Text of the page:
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Fictionalised setting and scenario development process ← Back to Blog index

‘Fictionalised’ means basing the setting (note 1) and scenario(s) (note 2) on the real world but changing reality to suit the wargame requirements. This has pros and cons. I won’t go into these here other than to say that the principal benefit is that you can control the complexity in an educational wargame and so not overwhelm the Training Audience (TA). In our case it was appropriate to fictionalise the setting and scenarios. We held a whiteboard session to determine the process. This took about 30 minutes. With only minor tweaks, the process we developed has been the basis for all subsequent setting and scenario development. For interest, the whiteboard session resulted in the photo below.

The resulting process is:


1.   Confirm the exercise aims and learning objectives
2.   Derive the major themes, domains and geo spatial aspects
3.   Confirm any sensitivities
4.   Derive the protagonists
5.   Derive the factions, actors and associated Human Terrain
6.   Derive the casus  belli
7.   Derive the adversary(ies) objectives and plans
8.   Determine protagonists’ and regional/international actors’ capabilities, including UN and other Powers
9.   Determine outline ORBATs and capabilities to required level of detail
10. Determine required infrastructure detail (for example if Stability Operations are to feature)
11. Identify real-world examples to use as a basis for fictionalisation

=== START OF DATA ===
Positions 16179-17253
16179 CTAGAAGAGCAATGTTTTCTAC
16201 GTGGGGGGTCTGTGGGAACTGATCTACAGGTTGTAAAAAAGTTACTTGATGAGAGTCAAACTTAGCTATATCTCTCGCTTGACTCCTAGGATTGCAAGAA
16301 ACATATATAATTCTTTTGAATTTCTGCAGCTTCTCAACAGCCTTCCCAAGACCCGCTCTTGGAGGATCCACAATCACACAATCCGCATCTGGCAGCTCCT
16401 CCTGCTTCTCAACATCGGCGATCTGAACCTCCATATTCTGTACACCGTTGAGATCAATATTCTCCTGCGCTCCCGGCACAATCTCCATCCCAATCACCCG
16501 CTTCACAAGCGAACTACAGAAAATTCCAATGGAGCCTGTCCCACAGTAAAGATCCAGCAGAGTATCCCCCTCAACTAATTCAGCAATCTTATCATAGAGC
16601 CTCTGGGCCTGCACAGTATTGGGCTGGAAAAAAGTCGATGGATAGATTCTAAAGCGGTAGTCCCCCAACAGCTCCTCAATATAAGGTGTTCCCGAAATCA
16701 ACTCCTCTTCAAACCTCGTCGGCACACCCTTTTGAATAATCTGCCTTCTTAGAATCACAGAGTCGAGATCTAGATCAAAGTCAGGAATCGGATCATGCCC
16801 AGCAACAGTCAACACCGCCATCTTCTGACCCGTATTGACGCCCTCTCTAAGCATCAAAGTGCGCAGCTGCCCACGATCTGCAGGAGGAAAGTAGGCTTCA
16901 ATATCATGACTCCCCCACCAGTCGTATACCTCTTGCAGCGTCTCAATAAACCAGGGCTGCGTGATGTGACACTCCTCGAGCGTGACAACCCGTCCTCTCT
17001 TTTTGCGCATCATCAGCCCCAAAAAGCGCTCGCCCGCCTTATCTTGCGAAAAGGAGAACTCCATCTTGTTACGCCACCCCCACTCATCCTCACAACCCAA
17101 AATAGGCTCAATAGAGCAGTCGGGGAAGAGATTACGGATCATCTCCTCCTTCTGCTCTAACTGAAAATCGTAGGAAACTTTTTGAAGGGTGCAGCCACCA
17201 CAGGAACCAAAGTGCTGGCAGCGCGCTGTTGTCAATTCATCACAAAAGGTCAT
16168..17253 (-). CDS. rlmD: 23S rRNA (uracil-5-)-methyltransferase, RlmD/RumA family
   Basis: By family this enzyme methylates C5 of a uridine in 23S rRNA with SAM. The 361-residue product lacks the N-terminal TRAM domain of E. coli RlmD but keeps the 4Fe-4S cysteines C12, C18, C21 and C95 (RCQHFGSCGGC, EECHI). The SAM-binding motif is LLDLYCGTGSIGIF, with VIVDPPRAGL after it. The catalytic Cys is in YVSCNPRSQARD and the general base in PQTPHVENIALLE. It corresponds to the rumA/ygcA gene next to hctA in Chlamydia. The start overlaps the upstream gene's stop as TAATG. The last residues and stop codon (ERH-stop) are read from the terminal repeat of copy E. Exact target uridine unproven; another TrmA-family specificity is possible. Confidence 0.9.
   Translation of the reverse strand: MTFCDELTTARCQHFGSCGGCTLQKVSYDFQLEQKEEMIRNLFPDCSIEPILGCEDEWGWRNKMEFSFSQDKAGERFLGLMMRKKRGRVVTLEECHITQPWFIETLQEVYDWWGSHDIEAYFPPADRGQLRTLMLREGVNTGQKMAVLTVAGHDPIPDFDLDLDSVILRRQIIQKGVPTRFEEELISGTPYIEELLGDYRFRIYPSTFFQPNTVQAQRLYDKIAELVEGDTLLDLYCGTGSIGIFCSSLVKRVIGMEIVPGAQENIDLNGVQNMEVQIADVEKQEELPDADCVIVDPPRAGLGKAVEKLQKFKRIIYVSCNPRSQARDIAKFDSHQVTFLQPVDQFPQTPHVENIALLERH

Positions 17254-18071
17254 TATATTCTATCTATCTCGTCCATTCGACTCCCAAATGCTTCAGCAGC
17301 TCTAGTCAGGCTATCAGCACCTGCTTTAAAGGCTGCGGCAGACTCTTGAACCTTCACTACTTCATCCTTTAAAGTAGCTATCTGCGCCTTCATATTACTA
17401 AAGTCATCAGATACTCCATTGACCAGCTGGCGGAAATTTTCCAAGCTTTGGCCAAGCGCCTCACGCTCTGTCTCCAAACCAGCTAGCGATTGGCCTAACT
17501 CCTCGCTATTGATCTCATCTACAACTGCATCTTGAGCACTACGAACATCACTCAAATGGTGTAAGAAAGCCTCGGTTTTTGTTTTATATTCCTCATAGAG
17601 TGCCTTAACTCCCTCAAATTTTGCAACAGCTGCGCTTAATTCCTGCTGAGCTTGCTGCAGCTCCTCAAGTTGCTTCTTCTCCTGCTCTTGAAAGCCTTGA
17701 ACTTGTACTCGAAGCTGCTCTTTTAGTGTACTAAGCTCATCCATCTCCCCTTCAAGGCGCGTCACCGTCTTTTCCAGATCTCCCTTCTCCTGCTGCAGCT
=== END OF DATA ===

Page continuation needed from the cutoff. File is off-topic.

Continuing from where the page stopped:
12. Determine International Community actors, stances, positions and reactions, including IOs/NGOs
13. Brainstorm any future exercise requirements and identify ‘hooks’ for subsequent development


14. Determine the Road to Crisis
15. Produce a Summary of Recent Events and/or INTSUM covering the necessary period
16. Confirm the JOA

Startex and Execution Documents:

17. Storyboard the likely execution events (effectively a synch matrix for Excon use only)
18. Determine any Decisive Conditions to be met
19. Start producing the MEL/MIL (Excon use only)
20. Confirm the correct balance of forces and ORBATs in detail (possibly by manual wargaming)
21. Confirm Startex laydowns
22. Produce Operational Staff Work

As a basis for the development of a fictionalised setting and scenario(s) in the context of an educational or training wargame I would recommend it. It is not necessarily suitable for determining real-world setting and scenarios. Please let me know any feedback and ideas that might improve it further.

Note 1. Setting: A geographic and strategic situation designed to provide all the conditions required to support the achievement of high level exercise aims and objectives.  The setting, which can be real world, fictionalised or synthetic, is the framework on which the scenario can be developed.
Note 2. Scenario: The background story that describes the historical, political, military, economic, cultural, humanitarian and legal events and circumstances that have led to the specific current exercise crisis or conflict.  The scenario is designed to support exercise and training objectives and, like the setting, can be real, fictionalised or synthetic as is appropriate.

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2 Responses to “ Fictionalised setting and scenario development process ”

Tom Mouat December 3rd, 2013 at 6:39 pm

Tom Mouat said:

As an addendum to this, while in the ARRC we developed a “shorthand” to aid with fictitious scenarios. One of the problems is associating personalities with the different actors, Friendly, Enemy, Aid Agencies, etc. In a real setting, people have more time to read into the situation and know that Mr Saddam Hussein is the bad guy and Mr Ban Ki-Moon represents the UN.
To that end we developed lists of names that were generically linked to ‘sides’; for example anyone with names of “fish” were from the UN (Mr Kipper, Mr Herring, etc.), friendly politicians were given ‘hard’ names (Mr Iron, Mr Rock, etc.). This helped users a lot with really random scenarios.
When it is important to have ethnic sounding names (and avoid embarrassment by accidentally using a real name) a useful site is Behind The Name ( or for more background use: